The Sixth Annual Employer Survey on Retiree Medical Strategy, conducted jointly by Towers Watson and the International Society of Certified Employee Benefits Specialists (ISCEBS) finds nearly 60% of the retiree medical plan sponsors responding to the survey revealed that the high cost of providing coverage and opportunities under health care reform are primary reasons for rethinking their role in providing retiree medical benefits. Among these employers, 87% cite new federally subsidized insurance options under reform for pre-65 coverage; 73% cite the “Cadillac tax” as a concern, and 58% are swayed by coverage enhancements for Medicare Part D prescription drug coverage.
For Medicare retirees, many employers are adopting one of two options. Approximately one-third of employers have converted their current Retiree Drug Subsidy programs to Part D Employer Group Waiver Plans (EGWP) or plan to do so in the next two years in order to take advantage of the higher funding available to Part D plans. A small percentage of employers (5%) have discontinued group plan sponsorship entirely and are instead helping Medicare retirees purchase higher-value medical and pharmacy insurance in the individual market through the use of increasingly common Medicare coordinators. Towers Watson said in a press release that this approach enables employers to reduce their financial commitment while ensuring that retirees have access to attractive coverage options, including enhanced Part D coverage available to all Medicare participants.
Approximately 80% of respondents currently provide a subsidy for pre-Medicare retiree coverage, and most respondents plan to keep these subsidies over the next several years. Of the employers subsidizing pre-Medicare coverage, 46% have capped their subsidies, leading to substantial increases in retiree contributions and increasing the likelihood of older employees delaying retirement.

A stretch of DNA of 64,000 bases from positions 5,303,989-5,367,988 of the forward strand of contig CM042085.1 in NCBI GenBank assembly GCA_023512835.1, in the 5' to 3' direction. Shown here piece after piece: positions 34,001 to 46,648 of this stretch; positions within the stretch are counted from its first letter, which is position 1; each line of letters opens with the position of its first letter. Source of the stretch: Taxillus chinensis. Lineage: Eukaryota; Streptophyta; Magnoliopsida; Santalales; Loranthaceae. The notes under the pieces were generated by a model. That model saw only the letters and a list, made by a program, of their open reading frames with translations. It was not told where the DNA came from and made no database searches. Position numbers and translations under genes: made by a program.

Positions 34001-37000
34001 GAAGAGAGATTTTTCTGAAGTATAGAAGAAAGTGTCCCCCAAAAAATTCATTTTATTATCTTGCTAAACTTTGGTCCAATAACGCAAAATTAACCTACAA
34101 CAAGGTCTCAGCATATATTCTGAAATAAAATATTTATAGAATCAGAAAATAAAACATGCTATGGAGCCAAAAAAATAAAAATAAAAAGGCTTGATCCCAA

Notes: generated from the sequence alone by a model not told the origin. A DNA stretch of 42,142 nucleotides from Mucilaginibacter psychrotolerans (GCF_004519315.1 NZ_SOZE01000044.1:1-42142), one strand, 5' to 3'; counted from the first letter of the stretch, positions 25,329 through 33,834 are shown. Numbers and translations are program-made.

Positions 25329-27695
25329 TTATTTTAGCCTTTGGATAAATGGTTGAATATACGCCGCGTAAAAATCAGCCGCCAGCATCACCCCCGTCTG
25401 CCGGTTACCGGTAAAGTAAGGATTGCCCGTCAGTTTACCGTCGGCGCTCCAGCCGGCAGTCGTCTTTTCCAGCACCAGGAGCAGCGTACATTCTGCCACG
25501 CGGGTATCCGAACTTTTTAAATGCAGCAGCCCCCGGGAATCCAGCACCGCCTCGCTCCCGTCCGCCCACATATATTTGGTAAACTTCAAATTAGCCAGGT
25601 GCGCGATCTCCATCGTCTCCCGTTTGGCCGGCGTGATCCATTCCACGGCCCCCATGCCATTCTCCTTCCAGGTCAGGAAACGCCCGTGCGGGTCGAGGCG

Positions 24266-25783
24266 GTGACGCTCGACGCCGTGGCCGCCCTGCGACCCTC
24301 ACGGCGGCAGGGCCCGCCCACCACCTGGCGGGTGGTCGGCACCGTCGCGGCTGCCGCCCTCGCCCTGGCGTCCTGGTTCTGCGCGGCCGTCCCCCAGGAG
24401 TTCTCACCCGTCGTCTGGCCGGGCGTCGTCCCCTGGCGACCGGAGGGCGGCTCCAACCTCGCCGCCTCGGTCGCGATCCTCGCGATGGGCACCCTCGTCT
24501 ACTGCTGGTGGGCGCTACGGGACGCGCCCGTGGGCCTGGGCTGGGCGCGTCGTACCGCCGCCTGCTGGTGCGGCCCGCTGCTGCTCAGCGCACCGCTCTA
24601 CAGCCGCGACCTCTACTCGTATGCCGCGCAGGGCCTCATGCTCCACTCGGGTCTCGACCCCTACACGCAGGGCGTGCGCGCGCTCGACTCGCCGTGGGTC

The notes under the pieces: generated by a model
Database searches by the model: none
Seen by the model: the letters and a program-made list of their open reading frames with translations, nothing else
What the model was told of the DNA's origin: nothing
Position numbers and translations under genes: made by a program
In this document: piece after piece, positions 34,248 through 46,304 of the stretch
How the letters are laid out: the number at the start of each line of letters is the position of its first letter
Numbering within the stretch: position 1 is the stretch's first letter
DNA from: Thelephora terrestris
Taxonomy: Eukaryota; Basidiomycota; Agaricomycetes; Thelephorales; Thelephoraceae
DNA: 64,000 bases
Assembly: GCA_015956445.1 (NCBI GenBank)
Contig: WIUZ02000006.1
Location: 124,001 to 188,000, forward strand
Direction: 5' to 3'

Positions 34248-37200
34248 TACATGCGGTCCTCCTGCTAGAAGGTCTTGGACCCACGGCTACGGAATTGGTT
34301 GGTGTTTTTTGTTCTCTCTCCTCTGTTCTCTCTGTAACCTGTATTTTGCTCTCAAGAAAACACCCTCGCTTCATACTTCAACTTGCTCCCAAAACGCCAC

While subsidies are likely to continue well into the future, employers are making changes to their retiree medical plan design for pre-Medicare retirees. Forty-seven percent made plan design changes in 2011 or earlier, and another 25% are considering changes for 2012 or 2103. In addition, 42% of respondents are considering terminating group plan sponsorship for pre-Medicare retirees altogether and encouraging them to elect more favorable coverage in the insurance exchanges slated to take effect in 2014.
Employers are also looking to improve retiree health care awareness by providing account-based plans (33%), communicating costs for pre-Medicare coverage (32%) and promoting planning resources so employees can anticipate health care costs in retirement (29%).
“Prior to reform, the lack of effective individual retiree insurance options created an impediment to employers exiting retiree medical,” said Stu Alden, senior consultant with Towers Watson, in the press release. “Now, with reform, this exit can be a mutually beneficial transition that reduces cost for employers while providing retirees with significant value and enhanced choice through the emerging individual market.For access to the full survey report, visit http://www.towerswatson.com/retireehealth.
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